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DRACULA DEAD AND LOVING IT, 1995
Movie Review

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DRACULA DEAD AND LOVING IT MOVIE POSTER
DRACULA DEAD AND LOVING IT, 1995
Movie Reviews

Directed by Mel Brooks
Starring: Leslie Nielson, Stephen Webber, Mel Brooks, Amy Yasbeck
Review by Mark Engberg



SYNOPSIS:

For his twelfth (and possibly final) directorial feature, Mel Brooks sinks his teeth into Bram Stoker, Bela Lugosi, and Francis Ford Coppola in this blood-sucking spoof of “Dracula”.

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REVIEW:

In addition to directing, co-writing, and producing “Dracula: Dead and Loving It”, Mel Brooks plays Professor Abraham Van Helsing, a legend among his scientific colleagues. As he instructs his classroom upon the grotesque procedures during an autopsy, his students pass out and fall to the floor one by one.

His nurse (played by Jennifer Crystal, Billy’s daughter) enters and says: “Oh, professor! Ten out of ten!”

“Yah. I still got it!” Yes, Mr. Brooks, in your lifetime of creating some of the funniest and raunchiest entertainment in cinematic and television history, you have still got it.

. This is the Mel Brooks we remember from “Young Frankenstein”, not the one we so awkwardly met when he told us “Life Stinks.” It is a victorious return to his combination of screwball and heartfelt comedy, and is his most enjoyable film since “Spaceballs”. The timing is presented at a more comfortable pace, and thus the performances are once again hilarious due to the fact that the actors are having so much fun with the material.

Lifting elements of the story directly out of the original classic, Brooks and company are faithful to Bram Stoker’s text, but also manage to spoof the more recent cinematic versions. Due to its impressive visual style and clever production design, the movie seems to ridicule Tod Browning’s 1931 classic “Dracula” more than any other medium. Even though it is filmed in color.

During pre-production, co-writers Steve Haberman and Rudy DeLuca met with Brooks to decide if they should go the same route as “Young Frankenstein” and present the picture in black and white. But realizing that the most recent adaptations of “Dracula” were indeed colorized, they dropped the idea in favor of pleasing the younger audiences.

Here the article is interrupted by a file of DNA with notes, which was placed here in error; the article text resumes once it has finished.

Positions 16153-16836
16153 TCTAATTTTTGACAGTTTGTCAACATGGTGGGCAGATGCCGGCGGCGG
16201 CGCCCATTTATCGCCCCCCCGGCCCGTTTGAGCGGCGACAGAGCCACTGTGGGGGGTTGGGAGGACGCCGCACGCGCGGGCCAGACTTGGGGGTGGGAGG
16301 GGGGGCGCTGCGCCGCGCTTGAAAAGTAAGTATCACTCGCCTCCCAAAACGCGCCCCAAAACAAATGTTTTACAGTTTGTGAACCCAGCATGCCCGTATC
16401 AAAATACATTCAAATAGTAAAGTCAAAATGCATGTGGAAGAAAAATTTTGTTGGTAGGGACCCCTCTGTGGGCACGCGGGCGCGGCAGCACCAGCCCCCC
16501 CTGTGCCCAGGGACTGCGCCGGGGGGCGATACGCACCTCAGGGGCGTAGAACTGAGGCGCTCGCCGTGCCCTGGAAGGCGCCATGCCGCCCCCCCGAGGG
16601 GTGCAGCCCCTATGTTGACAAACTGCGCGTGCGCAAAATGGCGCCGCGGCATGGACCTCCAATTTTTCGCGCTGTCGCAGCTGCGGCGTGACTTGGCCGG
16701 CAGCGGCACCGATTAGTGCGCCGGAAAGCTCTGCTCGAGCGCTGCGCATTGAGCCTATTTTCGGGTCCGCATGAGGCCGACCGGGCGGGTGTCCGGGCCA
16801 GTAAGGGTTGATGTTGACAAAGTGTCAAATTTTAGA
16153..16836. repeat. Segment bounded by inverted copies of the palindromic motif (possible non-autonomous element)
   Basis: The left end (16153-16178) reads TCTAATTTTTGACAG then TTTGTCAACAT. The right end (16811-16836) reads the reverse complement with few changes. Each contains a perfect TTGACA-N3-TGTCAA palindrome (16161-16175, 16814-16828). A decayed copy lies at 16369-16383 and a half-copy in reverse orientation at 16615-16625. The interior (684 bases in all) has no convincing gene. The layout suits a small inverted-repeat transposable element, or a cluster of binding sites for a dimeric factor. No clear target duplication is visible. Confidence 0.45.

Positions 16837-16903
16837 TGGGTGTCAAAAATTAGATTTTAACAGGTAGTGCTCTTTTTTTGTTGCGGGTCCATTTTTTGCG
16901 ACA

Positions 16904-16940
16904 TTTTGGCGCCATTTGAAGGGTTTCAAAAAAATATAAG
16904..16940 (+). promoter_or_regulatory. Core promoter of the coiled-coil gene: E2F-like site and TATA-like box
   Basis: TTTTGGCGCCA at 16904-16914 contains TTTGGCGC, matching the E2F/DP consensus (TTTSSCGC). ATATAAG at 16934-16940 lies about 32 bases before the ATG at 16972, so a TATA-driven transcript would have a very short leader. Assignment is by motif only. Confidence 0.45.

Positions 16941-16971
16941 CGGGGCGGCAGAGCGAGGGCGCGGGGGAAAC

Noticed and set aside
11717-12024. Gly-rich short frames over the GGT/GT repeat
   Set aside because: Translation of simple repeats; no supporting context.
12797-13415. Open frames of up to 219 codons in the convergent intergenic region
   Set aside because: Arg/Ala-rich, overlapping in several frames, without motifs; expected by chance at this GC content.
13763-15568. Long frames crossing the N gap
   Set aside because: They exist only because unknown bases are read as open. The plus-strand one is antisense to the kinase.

As Count Dracula, Leslie Nielson gives one of the funniest performances of his career, and this is the man who was Lt. Frank Drebin. Doing a mastered impression of Bela Lugosi, he challenges Brooks’ Van Helsing in a childish and hysterical battle of insults. Yet he also romances Mina Murray (Amy Yasbeck) with the same dexterity and charm as Gary Oldman in Coppola’s spellbinding adaptation. His ability to mimic the same character from separate versions is something to behold. And it is a sincere pleasure to watch him share the screen with Mr. Brooks. Nielson’s straight-faced expression in the midst of comedic genius is truly a remarkable quality. It must be mind-bogglingly difficult to restrain a smile.

But there are several other actors who are doing some of their funniest work here. First of all, there is the late Harvey Korman doing his best Nigel Bruce, who played Dr. Watson to Basil Rathbone’s Sherlock Holmes. His buffoonish performance of Dr. Seward is almost a perversion of his already perverted Dr. Montague from “High Anxiety”.

Peter MacNicol, excellent as the hopelessly insane insectivore Renfield, pays genuine tribute to Dwight Frye, who played the same character in Bela Lugosi’s Dracula. Younger viewers unfamiliar with Browning’s version may not realize that MacNicol is doing a near perfect impression of Frye’s laughter as he scrambles to the ground in search of bugs.

And Amy Yasbeck’s sultry glare above her wistful smile suggests an homage to the great Madeline Kahn. Her natural talent for physical comedy is indicative of Brooks’ preternatural ability to direct gifted actresses struggling with absurd situations.

And speaking of whom, recognize the woman playing the Transylvanian gypsy who sells Renfield the cross before he encounters the Count? The late and great Annie Bancroft does her husband a favor in this short but nonetheless crowd-pleasing performance.

“We drive it to a combination of silly, old-fashioned, slapstick, physical comedy and high-faluting satire bordering on homage,” Brooks says in the commentary while reflecting on the production value of his “Dracula”.

But perhaps the most impressive scene in the whole movie is Jonathan Harker’s execution of Lucy Seward. Understanding the dynamic effect of authentic emotional reaction, Brooks neglected to inform the actor Stephen Weber that the corpse in the coffin would release a volcanic funnel of blood once struck with the wooden stake. The result is priceless as Webber’s Harker is soaked in 200 gallons of blood. The joke is so good, they had to perform it twice. After Weber stabs the corpse a second time and is drowned in blood again, Brooks’ Van Helsing emerges from a corner.

“She’s still not dead!”

“She’s dead enough,” Weber says in terrific deadpan, dropping the mallet.

We miss you, Mr. Brooks. In these days of over-the-top cinematic comedy filled with Apatowian pop culture references, it would be wonderful to see you direct one more feature. My personal recommendation: “History of the World, Part II”.

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